We regularly do things that have a profound effect on our brains – such as reading or competitive sports – with little thought for our brain fitness. When scientists look at people who have spent thousands of hours on an activity they often see changes in the brain. Taxi drivers, famously, have a larger hippocampus, a part of the brain recruited for navigation. Musicians’ brains devote more neural territory to brain regions needed for playing their instruments. So much so, in fact, that if you look at the motor cortex of string players you see bulges on one side (because the fine motor control for playing a violin, for example, is only on one hand), whereas the motor cortex of keyboard players bulges on both sides (because piano playing requires fine control of both hands).

So practice definitely can change our brains. By accepting this notion, though, we replace a vague worry about the internet with a specific worry: if we use the internet regularly, what are we practicing?

 

Get a life

 

In the absence of any substantial evidence, I would hazard a guess that the majority of internet use is either information search or communication, using email and social media. If this is so, using the internet should affect our brains so that we are better at these things. Probably this is already happening, part of a general cultural change which involves us getting better and better at dealing with abstract information.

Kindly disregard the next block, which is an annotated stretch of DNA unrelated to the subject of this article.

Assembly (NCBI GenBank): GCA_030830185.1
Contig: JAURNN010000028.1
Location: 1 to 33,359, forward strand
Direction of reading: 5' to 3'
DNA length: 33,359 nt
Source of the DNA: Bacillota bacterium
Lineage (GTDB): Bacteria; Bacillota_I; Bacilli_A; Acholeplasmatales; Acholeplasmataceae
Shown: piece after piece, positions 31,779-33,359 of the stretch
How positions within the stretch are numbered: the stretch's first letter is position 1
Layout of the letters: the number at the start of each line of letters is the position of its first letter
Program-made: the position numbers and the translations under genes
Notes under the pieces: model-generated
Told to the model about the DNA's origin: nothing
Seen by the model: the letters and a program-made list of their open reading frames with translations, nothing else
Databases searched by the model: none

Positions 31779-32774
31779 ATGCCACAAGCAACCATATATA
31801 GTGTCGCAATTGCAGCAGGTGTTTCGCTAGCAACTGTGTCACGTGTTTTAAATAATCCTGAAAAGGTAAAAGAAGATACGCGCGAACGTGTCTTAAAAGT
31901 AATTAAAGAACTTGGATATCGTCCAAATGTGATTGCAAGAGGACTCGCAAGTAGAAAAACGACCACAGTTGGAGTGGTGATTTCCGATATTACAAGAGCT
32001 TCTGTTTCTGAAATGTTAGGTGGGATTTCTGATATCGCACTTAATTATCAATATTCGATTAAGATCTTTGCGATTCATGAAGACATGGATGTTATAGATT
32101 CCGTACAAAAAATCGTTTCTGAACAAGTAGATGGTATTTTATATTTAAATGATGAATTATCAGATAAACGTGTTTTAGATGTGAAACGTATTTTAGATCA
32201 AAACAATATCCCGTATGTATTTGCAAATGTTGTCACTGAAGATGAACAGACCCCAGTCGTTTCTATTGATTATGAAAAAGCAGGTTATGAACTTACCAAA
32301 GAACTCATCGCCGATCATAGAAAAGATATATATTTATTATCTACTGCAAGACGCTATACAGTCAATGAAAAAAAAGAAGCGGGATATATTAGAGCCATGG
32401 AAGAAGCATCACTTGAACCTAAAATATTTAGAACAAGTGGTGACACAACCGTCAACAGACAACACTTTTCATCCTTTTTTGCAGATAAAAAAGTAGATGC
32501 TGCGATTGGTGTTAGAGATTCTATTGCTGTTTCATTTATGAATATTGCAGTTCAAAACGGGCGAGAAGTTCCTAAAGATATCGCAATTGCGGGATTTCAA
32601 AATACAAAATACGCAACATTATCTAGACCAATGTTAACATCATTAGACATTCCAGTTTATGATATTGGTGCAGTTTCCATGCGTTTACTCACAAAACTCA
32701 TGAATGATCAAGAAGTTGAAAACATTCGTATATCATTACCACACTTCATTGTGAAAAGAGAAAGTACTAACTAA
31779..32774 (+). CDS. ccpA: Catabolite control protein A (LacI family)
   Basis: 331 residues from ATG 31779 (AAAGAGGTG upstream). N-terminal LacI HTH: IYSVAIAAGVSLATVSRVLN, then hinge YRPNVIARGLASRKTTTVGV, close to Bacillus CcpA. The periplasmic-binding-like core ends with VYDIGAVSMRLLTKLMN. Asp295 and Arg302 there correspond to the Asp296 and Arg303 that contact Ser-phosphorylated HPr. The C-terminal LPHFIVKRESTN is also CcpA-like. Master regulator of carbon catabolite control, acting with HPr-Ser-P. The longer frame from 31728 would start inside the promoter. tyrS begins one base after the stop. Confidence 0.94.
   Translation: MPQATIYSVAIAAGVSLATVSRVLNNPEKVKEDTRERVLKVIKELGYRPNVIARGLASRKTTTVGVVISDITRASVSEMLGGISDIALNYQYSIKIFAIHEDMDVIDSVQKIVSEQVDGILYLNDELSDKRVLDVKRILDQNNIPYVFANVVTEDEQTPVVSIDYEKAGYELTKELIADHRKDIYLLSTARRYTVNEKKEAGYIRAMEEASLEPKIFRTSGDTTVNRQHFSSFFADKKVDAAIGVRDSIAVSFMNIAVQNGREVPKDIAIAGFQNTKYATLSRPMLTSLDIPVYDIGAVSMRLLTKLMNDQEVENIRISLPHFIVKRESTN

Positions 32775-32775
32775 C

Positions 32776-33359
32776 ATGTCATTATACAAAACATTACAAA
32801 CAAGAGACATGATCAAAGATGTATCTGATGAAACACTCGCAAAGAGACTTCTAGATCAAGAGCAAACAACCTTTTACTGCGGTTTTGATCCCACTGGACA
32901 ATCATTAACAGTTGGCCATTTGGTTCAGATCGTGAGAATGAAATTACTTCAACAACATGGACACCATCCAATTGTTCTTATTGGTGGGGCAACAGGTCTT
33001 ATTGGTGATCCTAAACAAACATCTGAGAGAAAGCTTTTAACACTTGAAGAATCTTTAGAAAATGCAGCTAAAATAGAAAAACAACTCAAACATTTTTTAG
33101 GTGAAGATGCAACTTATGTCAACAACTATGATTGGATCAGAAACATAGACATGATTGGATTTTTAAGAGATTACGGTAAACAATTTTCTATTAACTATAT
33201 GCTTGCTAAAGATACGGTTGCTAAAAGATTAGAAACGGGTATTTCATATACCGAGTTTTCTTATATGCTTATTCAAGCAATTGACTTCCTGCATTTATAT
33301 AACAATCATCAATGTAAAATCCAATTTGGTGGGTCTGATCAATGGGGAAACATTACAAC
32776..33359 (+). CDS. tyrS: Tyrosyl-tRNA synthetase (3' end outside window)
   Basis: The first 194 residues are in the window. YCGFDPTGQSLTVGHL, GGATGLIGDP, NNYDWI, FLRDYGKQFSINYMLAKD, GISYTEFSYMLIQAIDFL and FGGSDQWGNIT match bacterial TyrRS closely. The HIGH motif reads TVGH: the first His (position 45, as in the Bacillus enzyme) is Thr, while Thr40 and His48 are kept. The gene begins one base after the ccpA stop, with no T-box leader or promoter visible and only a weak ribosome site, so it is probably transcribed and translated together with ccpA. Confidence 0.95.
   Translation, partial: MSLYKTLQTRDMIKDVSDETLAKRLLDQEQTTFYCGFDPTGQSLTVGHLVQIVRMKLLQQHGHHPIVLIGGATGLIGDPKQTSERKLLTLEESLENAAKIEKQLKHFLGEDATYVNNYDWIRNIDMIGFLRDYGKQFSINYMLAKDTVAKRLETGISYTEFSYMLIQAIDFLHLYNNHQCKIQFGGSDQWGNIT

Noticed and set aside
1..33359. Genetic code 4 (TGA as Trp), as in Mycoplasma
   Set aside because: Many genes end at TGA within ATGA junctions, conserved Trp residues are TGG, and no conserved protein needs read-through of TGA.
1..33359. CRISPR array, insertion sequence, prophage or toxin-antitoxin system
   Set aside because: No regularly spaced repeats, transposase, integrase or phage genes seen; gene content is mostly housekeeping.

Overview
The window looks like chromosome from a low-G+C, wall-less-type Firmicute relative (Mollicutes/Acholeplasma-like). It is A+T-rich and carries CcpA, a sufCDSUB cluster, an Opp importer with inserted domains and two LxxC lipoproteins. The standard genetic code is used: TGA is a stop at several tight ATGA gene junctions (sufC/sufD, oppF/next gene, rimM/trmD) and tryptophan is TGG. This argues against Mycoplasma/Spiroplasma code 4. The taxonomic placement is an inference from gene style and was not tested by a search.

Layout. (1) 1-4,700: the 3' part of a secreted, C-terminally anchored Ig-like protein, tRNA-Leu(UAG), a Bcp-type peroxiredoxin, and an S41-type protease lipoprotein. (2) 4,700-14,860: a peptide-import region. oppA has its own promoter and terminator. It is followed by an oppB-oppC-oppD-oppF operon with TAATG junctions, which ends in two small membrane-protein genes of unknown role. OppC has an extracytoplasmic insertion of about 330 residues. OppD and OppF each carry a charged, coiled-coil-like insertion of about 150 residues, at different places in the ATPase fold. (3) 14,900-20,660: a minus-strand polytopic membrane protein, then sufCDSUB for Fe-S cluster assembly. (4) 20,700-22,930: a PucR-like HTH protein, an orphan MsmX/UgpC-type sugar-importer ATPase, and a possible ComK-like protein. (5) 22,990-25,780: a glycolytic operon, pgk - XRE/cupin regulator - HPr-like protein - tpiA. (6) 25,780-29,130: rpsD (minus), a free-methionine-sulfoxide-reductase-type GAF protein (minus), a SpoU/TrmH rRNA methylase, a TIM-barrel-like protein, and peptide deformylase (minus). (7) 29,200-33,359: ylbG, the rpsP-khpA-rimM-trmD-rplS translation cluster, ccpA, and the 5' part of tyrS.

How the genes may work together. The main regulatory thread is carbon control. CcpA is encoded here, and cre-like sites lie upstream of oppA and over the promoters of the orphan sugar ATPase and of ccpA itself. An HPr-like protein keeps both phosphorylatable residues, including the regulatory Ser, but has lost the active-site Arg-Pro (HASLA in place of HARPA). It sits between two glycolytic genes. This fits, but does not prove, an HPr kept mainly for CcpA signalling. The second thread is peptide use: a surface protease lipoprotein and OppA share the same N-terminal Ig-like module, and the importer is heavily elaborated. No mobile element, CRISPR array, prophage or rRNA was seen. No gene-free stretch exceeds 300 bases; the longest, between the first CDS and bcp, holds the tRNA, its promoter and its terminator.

Internet use would only be a worry if it was getting in the way of us practicing some other life skill. If Facebook stopped people seeing their friends face to face that could have a harmful effect. But the evidence suggests this is not the case. If anything, people with more active internet lives have more active “meat-space” lives. Most of us are using the internet as a complement to other ways of communicating, not as a substitute.

So there is no magic extra risk from the internet. Like TV before it, and reading before that, it gives us a way of practicing certain things. Practice will change our brains, just like any habit. The important thing is that we are part of this process, it is not just something that happens to us. You can decide how much time you want to put into finding pictures of funny cats, bantering on Facebook or fitting your thoughts into 140 characters. There will be no sudden damage done to your brain, or great surprises for your brain fitness. You would be a fool to think that the internet will provide all the exercise your brain needs, but you would also be a fool to pass up the opportunities it offers. And those pictures of funny cats.

11 Comments

  1. Posted May 2, 2012 at 12:38 pm | Permalink

    Nice post, Tom. Good foray through how our thought-world has changed radically over years (as always, I’d be happier talking about how our minds have changed, as that seems to be the real topic of interest here, but that’s an irascible quibble on my part, not on